Monique Grol

 Monique Grol
• Project Manager (Research)

I fell in love with the ocean and everything in it  at the age of 11 when I became a Junior Scuba Diver. During my childhood in Aruba (Caribbean) my daily activities after school were diving and snorkelling and it was not surprising that I decided to become a Marine Biologist. My adventures started in remote East Africa as an intern diving on 450 reefs to collect valuable data followed by a 5-year PhD across the Caribbean studying the nursery function of shallow-water habitats for common and commercially important fish species. Since 6 years I work in Australia studying coral reef ecosystems in remote areas such as the Kimberley, Pilbara, Shark Bay and Great Barrier Reef. After all those great experiences and working with many different people and cultures it is now time to get involved in CoralWatch, a citizen science program. We need to create more awareness and engage more and more people in reef conservation. Promoting and conserving our precious world-wide coral reefs to make sure it is still there for future generations is important and it is a great challenge to increase the numbers of people (young, old, divers, farmers, doctors, ministers etc.) that is involved in citizen science.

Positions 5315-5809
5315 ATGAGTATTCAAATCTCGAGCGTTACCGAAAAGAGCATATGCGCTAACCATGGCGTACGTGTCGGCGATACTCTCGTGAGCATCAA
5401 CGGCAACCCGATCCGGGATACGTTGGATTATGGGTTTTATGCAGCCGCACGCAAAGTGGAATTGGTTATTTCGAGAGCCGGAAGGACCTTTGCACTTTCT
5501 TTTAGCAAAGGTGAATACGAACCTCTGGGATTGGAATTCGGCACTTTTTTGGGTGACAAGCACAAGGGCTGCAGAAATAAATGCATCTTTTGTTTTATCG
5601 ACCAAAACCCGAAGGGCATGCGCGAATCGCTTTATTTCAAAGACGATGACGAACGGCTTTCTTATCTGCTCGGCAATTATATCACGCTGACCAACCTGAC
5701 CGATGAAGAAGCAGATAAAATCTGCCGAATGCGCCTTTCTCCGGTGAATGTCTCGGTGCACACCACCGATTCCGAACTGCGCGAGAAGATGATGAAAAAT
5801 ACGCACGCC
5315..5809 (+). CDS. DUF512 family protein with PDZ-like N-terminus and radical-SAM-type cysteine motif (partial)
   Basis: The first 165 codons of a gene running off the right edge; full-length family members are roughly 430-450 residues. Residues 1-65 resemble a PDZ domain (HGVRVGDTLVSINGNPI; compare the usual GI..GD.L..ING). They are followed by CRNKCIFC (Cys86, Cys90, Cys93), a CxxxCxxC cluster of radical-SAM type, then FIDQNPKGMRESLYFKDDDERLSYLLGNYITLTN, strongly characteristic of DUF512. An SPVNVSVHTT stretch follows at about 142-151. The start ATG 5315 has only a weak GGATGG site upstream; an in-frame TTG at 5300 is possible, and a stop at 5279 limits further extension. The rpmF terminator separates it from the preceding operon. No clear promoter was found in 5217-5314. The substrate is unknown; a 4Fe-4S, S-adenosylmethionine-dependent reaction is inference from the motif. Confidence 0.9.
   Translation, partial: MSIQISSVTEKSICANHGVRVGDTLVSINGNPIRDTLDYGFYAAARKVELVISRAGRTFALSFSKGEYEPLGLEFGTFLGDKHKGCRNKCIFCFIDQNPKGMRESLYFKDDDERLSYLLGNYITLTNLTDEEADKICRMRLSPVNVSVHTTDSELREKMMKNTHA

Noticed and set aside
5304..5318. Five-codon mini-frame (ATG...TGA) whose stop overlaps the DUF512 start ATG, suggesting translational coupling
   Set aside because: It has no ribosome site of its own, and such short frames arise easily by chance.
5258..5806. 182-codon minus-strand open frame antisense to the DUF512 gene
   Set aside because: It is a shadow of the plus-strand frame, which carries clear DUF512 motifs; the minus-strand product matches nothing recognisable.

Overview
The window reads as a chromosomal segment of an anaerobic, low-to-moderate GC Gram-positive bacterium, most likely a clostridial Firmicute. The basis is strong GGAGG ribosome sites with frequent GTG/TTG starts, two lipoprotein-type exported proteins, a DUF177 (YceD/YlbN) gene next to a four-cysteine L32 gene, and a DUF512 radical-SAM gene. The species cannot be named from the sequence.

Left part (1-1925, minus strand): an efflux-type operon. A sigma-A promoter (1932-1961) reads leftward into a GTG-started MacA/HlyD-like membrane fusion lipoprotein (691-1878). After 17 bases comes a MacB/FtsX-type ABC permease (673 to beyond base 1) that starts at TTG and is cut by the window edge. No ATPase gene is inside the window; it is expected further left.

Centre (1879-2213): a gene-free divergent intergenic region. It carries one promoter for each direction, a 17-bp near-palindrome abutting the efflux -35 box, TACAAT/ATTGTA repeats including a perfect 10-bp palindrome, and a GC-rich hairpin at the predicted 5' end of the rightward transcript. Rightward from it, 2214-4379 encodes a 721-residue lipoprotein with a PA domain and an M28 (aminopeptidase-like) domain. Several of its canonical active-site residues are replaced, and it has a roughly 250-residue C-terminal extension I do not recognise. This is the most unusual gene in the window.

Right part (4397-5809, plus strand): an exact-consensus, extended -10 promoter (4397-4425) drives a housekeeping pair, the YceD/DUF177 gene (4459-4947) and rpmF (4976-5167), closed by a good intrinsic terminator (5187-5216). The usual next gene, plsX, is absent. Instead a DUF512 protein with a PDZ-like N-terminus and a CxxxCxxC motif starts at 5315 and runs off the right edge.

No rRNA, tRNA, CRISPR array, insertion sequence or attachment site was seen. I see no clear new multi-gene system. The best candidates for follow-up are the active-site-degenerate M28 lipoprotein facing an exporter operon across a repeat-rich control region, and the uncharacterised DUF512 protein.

• Indonesia consultant and editor/translator

I began working with the CoralWatch team in 2010 after I was involved in translating and editing of “Coral Reefs and Climate Change” book into Bahasa Indonesia and in liaising with counterparts in Indonesia. My background is Plant Science/Horticulture, I have always loved plants, animals and biodiversity. Getting involved with CoralWatch team has been very inspiring and I have learned new things about ocean life and their close connectivity with life in this planet. I am excited to be involved in educating and raising people’s awareness on the importance of monitoring coral reef health around the world.

Kyra Hay

 Kyra Hay
• Project Manager - on maternity leave till March 2016